“I love the excitement of offering opportunities to people, and I’m a great believer that you never stop learning,” says Rebecca (Beki) Reynolds, apprenticeship advisor with Vets4Pets.
Beki, who worked in education for nearly 30 years, joined Vets4Pets in July 2017 into a newly created role developed in response to UK government reform of apprenticeship training. UK businesses with more than three million pounds in payroll now pay 0.5% of their monthly payroll into a “levy pot” ring fenced to invest in apprenticeship programmes to attract new talent and/or to invest in the professional development of existing colleagues. After two years, any money remaining in the pot can be redistributed, by the government, to support smaller businesses investing in apprenticeship programmes.
In her role, Beki looks after the Pets at Home Vet Group’s levy pot, identifying apprenticeship opportunities throughout the business and bringing apprenticeship programmes to life. The Group has created a number of successful partnerships with reputable providers, such as Arch Apprenticeships, Fareport and First Intuition, to develop bespoke apprenticeship programmes in a number of business areas, including finance, marketing, infrastructure engineering, recruitment and customer service.
“We also have a new colleague who just started a six-year solicitor apprenticeship, which is an amazing opportunity for her to learn whilst she gains invaluable work experience,” says Beki.
All Group apprentices are paid colleagues, and 20 percent of their working week is protected for off-the-job-training, which could be anything related to their role and apprenticeship as long as it’s new learning for the apprentice. Depending on the role, there is a combination of office-based and home-based tasks, online and face-to-face teaching, 24/7 one-to-one tutor support, and access to online and offline resources. Each apprentice has regular reviews with his or her manager and is assigned a mentor who offers additional support and throughout the programme, will focus on the apprentice’s wellbeing.
Creating a more diverse talent pool and providing 16-to-18-year-olds with the opportunity to start a rewarding career are just some of the reasons the Pets at Home Vet Group invests in and embraces apprenticeships. Vets4Pets is a proud member – and is the only vet group member – of the Apprenticeship Diversity Network, which champions apprenticeships and diversity amongst employers and encourages more people from underrepresented groups to consider apprenticeships. As a relatively new member of the Network (joining in January 2018), Vets4Pets is excited to learn from longer standing group members and to leverage their expertise to widen and champion diversity within its own apprenticeship programme.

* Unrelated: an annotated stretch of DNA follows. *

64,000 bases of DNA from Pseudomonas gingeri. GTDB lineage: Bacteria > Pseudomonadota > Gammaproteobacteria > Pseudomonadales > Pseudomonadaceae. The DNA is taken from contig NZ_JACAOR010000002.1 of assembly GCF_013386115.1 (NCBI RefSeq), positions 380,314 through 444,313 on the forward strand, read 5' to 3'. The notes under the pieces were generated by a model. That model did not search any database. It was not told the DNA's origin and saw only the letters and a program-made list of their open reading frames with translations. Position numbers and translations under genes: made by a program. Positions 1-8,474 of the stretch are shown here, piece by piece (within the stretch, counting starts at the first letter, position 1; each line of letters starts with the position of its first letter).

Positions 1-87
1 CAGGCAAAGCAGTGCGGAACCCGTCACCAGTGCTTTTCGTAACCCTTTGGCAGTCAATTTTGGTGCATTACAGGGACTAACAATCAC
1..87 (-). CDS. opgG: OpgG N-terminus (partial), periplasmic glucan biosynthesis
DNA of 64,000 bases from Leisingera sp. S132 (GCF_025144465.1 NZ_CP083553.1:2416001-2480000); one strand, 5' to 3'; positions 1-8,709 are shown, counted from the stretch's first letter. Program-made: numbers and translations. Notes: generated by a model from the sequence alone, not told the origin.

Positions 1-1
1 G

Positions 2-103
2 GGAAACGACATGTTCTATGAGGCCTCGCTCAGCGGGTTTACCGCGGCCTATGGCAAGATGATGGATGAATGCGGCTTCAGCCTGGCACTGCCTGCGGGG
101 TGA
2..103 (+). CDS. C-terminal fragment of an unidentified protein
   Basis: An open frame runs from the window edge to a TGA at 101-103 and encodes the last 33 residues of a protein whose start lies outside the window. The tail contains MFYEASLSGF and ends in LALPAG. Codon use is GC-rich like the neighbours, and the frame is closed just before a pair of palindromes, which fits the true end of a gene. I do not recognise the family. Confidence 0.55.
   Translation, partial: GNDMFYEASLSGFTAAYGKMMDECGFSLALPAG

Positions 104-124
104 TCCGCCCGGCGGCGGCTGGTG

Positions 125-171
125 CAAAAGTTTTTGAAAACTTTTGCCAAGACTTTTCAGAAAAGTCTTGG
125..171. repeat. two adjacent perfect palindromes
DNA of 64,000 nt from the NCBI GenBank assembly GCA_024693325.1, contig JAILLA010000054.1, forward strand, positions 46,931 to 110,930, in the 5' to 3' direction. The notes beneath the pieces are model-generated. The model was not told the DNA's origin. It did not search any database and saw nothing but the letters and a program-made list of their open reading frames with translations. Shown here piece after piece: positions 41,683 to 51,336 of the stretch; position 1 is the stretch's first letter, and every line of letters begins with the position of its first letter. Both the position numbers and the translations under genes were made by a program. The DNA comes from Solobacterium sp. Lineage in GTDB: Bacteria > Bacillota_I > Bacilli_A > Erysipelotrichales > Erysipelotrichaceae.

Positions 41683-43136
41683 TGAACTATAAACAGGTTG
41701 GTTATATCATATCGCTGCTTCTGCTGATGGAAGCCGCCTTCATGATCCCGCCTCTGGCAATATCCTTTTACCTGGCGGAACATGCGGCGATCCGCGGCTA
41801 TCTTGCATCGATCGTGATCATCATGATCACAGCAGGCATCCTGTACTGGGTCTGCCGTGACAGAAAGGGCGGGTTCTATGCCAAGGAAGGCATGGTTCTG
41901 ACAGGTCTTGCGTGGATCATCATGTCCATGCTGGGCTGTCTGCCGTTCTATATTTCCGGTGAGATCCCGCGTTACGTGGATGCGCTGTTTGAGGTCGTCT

“As a business, we’re looking to welcome new colleagues that have potential, not just those who have experience and qualifications,” says Beki. “We’re looking at the bigger picture; the long term benefits and the value that apprentices bring to our business.”
But at Vets4Pets, apprenticeships aren’t just for new colleagues. The company also offers apprenticeship opportunities to existing colleagues, providing them with a chance to progress, move upwards, move sideways, or simply try something new whilst adding value to the business.
At Vets4Pets, there’s been a lot of excitement about the apprenticeship programme; however, one thing stood out from the start in regards to making each apprenticeship a success.
“When we first set up our programme, we did a lot of research and quickly understood that managers needed training to understand their obligations and the workload of the apprentice,” says Beki. “Manager training is crucial as there can be a big learning curve so all line managers with an apprentice in their team now complete an induction programme.”
According to Laura Moseley, who is completing a CIPD (Chartered Institute of Personnel and Development) Level 5 HR Consultant/Partner apprenticeship, the support she receives from her manager is really good.
Laura started her Vets4Pets apprenticeship after being with the company for 18 months. She had previously completed a Level 3 apprenticeship through evening classes at a local college but found the classroom atmosphere difficult. “My training is now mostly online so it’s more flexible, which works better for me than doing it face-to-face in a classroom on a particular night of the week,” says Laura.
When asked what she would tell others considering an apprenticeship, Laura replied, “Go for it!”; however, she stressed that an apprenticeship should not be taken lightly and that it requires commitment as you still have a full-time job with responsibilities.
This is music to Beki’s ears. “We are a business that offers apprenticeships that lead to good career progression. People are at the heart of our business, and we’re passionate about learning and growing together. Apprenticeships are a natural fit.”
To find out about available apprenticeship training with Vets4Pets, email email@example.com.